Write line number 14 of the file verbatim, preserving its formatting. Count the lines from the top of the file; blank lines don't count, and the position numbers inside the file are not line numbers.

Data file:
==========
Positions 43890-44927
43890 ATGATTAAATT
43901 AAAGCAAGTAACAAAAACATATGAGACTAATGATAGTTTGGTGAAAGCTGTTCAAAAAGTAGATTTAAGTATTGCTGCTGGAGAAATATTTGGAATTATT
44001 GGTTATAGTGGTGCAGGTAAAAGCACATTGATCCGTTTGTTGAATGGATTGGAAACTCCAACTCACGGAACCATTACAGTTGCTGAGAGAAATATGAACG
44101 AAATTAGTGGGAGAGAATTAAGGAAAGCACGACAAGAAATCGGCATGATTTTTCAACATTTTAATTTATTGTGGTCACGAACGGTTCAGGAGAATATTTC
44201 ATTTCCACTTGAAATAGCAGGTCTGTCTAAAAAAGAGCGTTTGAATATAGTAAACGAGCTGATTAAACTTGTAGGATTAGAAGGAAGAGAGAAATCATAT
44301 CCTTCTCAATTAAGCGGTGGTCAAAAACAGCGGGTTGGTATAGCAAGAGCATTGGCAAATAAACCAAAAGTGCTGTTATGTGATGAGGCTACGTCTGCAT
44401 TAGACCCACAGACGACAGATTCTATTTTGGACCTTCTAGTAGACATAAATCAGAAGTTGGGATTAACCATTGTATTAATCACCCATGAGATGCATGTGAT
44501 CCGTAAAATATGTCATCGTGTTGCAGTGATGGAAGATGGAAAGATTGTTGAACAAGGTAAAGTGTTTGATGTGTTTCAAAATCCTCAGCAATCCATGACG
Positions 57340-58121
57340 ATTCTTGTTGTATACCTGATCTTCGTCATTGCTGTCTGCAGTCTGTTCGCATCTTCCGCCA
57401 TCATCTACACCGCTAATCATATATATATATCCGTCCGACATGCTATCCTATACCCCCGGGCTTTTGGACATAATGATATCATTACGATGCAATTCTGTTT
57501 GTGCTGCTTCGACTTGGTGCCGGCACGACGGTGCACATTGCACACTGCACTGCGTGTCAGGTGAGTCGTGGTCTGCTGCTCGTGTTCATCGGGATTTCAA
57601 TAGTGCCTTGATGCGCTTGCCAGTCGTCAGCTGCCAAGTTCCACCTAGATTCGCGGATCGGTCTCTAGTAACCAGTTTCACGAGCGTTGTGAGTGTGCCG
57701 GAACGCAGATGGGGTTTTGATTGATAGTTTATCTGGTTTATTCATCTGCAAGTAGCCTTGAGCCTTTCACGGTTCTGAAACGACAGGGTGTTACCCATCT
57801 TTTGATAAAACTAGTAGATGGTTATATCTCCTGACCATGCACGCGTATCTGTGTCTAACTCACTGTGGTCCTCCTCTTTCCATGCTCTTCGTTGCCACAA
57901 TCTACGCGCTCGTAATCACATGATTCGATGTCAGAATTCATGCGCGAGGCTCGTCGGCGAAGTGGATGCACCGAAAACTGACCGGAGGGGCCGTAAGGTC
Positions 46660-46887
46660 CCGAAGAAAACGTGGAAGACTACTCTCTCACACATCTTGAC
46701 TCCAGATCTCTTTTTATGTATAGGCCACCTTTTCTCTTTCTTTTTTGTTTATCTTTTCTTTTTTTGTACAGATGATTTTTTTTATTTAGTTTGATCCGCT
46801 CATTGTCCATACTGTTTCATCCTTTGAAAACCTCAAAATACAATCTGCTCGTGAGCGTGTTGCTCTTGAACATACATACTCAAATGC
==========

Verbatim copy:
57601 TAGTGCCTTGATGCGCTTGCCAGTCGTCAGCTGCCAAGTTCCACCTAGATTCGCGGATCGGTCTCTAGTAACCAGTTTCACGAGCGTTGTGAGTGTGCCG